You thought those 5,000 shares of Stained Glass Windshield Co. (ticker: STAIN) were a bargain at $0.25 per share. But now, six months later, the stock seems to have disappeared from all listings. When you asked someone about it, she said the shares were worthless. Are we looking at a capital loss here? It's very likely. Let's just clear up a few things.

If the company was literally liquidated, you'll be notified of that fact (hopefully) and will likely receive a 1099-DIV form at the end of the year that shows a liquidating distribution to you, the shareholder. Treat this liquidating distribution as if you sold the stock for the amount of the distribution. The date of "sale" is the date that the distribution actually took place. With this information, using your original cost basis in the shares, you can compute your gain or loss. But this is the exception and certainly not the rule.

If the company has not actually been liquidated, but is just deemed worthless, the rules are a little bit different. You can deduct a loss for worthless stock or other securities (e.g., a bond, debenture, note, certificate, or other evidence of indebtedness). If you determine that the shares are worthless, you are deemed to have disposed of the shares on the last day of the taxable year in which they become worthless. So your loss could be either a short-term or long-term loss, depending on what date you purchased the shares.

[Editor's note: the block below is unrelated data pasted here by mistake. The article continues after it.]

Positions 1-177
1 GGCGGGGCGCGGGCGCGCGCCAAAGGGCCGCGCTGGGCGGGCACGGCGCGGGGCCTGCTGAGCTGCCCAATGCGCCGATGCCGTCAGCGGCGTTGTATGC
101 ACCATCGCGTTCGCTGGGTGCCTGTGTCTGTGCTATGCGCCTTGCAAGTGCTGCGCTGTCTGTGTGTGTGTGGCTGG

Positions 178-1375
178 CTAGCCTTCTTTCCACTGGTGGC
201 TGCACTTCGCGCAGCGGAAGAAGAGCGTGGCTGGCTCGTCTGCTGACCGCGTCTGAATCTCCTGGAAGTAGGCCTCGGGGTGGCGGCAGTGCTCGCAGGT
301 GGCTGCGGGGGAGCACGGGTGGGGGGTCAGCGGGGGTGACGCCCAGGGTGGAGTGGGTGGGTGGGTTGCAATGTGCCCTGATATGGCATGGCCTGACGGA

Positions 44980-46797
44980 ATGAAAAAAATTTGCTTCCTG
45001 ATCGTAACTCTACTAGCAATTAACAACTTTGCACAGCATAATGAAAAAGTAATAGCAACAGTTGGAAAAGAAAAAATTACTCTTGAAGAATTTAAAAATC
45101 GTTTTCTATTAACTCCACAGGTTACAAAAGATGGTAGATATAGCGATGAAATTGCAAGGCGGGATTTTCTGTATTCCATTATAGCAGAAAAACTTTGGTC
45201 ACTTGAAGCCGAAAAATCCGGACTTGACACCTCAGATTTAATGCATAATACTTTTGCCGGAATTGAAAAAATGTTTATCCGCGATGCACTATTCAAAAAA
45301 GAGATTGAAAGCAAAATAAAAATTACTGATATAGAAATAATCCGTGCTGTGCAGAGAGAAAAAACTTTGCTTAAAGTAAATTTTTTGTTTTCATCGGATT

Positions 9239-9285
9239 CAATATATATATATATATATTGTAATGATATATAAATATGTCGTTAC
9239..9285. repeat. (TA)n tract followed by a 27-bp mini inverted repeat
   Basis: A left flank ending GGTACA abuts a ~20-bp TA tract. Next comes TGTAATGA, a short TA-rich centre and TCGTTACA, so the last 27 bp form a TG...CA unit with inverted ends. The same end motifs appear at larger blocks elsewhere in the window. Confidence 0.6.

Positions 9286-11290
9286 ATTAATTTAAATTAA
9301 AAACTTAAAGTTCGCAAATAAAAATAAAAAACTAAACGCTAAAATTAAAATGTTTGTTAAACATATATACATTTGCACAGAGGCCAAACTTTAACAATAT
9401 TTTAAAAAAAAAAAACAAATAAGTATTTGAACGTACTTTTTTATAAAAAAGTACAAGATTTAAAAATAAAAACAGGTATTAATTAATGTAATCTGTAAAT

Example #1: You originally purchased your 5,000 shares of STAIN on Dec. 12, 2001. You determine that STAIN is worthless in July of 2002. You are deemed to have disposed of your STAIN shares on Dec. 31, 2002. In this case, your loss would be a long-term capital loss. Why? Because you held the shares for more than one year (from Dec. 12, 2001 to Dec. 31, 2002). On your 2002 tax return, you would report the "sale" date as 12-31-02, indicating a "sale" price of zero.

Worthless? Sez who?
You must keep in mind that a security must be totally worthless for the loss deduction to be claimed. No loss deduction is allowed for partial worthlessness, or for a mere decline in the value of the security. To stay on the right side of the law, you must make sure that the stock is worthless in the eyes of the IRS. Many stocks that have taken major hits in the market may still be alive, even though they are trading for mere pennies per share.

Your broker should be able to tell you if the security is still trading. Some brokers even have divisions that will buy back your remaining shares (for pennies), allowing you to close out your position. But make sure the broker buys the shares from you. Simply giving the shares to your broker to clean up your account will not automatically give you a worthless stock deduction.

Example #2: You finally track down the fact that your STAIN shares are still alive and kickin'. Kinda. You find that they are not traded on any exchange, but the company is still operating. In fact, it is operating under bankruptcy protection. The company says that it hopes to get back on its feet some day, but nobody knows if that is a realistic expectation or simply a pipe dream. At this point, it's very likely that your stock is still not "worthless," as that word is defined in the tax code. The company is still somewhat viable according to published reports and financial analysis. The simple fact that you can't sell your shares in any market won't make your shares "worthless" for tax-reporting purposes. Bankruptcy, per se, does not make the stock "worthless." So, no worthless stock deduction for this baby right now.